Denver Office Market Improves With Recovering Energy Prices
Even though the downturn in the energy industry in the fall of 2014 forced many companies to vacate their office space, there is a crop of newly formed energy companies stepping in to backfill the space.
Although there was a global oversupply of oil and gas, rather than pulling back on production, OPEC decided to let prices plummet from around $106 a barrel to less than $50, First Vice President and co-leader of CBRE’s Energy Facilities Group Anthony Albanese said.
That caused larger energy companies to vacate large blocks of space. In 2015, 1001 17th St. saw 330K SF of sublease space come on the market when Newfield Exploration Co. closed its Denver office and WPX Energy shrunk its workforce by 8%. Much of that space has been backfilled by relative newcomers Caerus Oil and Gas, Centennial Resource Development and Nine Point Energy, Albanese said.
“We have seen a significant rebound in energy company formation,” Albanese said, noting that many energy companies come to Denver because of its central location. “Denver is a regional hub and fits right into the main production areas in the U.S.”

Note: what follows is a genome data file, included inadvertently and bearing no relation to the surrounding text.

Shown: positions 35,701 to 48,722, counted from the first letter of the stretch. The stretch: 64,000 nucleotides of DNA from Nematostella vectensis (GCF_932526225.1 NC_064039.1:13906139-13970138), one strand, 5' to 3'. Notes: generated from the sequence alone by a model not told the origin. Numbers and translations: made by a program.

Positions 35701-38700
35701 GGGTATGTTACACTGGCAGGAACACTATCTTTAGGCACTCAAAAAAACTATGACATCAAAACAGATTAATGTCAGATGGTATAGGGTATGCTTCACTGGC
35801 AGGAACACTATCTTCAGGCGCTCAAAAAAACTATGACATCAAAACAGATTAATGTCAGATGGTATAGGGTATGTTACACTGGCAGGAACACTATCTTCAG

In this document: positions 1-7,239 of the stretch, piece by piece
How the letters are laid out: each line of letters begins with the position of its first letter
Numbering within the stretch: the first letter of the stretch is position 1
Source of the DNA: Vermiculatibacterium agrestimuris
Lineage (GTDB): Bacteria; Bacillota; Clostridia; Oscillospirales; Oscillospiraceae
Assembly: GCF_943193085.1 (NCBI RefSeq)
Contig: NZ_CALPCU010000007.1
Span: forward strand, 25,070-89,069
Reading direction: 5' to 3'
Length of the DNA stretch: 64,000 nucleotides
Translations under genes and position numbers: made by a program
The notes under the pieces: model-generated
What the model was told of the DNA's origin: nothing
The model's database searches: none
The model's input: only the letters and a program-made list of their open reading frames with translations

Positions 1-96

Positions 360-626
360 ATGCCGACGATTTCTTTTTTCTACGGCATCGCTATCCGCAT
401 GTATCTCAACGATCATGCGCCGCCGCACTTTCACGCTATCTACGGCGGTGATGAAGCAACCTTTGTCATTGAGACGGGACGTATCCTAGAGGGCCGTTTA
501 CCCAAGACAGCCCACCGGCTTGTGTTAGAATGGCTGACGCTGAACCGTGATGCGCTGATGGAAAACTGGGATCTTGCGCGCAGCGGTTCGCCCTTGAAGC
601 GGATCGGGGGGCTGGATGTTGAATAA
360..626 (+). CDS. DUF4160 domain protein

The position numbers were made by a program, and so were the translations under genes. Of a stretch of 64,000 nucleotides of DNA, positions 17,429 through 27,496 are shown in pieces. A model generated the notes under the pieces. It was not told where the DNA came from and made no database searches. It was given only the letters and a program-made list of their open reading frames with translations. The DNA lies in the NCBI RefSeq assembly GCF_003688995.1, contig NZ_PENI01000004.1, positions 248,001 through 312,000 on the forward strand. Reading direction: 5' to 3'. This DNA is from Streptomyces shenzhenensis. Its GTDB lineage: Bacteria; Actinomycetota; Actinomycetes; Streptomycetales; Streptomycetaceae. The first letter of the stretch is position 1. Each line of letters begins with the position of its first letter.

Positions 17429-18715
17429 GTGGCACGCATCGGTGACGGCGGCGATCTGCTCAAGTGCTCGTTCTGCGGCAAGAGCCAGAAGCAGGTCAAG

Today, oil and gas companies account for 4.9M SF, or 17.8%, of the downtown office market, according to CBRE’s 2017 North American Energy Trends report. Over the past year, they have accounted for more than 100K SF of negative net absorption downtown, where about 660K SF of oil and gas sublease office space is available — down from 863K SF in 2016.
Oil and gas jobs account for just 1.4% of the city’s total employment. Nearly 3,500 energy-related jobs have been cut since the downturn, though energy employment has grown again in the past six months. Denver’s economic diversity gave the city a significant cushion during the downturn, mitigating any potential severe long-term impact.
“Although we have seen a large bump of sublease space enter the market as a result of the energy downturn, we are fortunate in Denver that the timing has aligned with a strong period of population and job growth along the Front Range,” Albanese said. “Other industries, including professional services, healthcare and technology, are eager to enter or expand in our market, helping to absorb much of the residual space left by energy companies either exiting Denver or reducing their footprints.”
The real test of the resiliency of Denver’s traditional energy sector will occur between 2019 and 2022 when 55% of energy company office leases downtown totaling 2.5M SF will expire. As much as 30% of that office space could be returned to the market, which could increase the downtown vacancy by up to 3%.
Still, Albanese is optimistic.
“With oil and gas rebounding and stabilized and continuing to grow, that bodes well for the stability and strength of our downtown office market,” he said.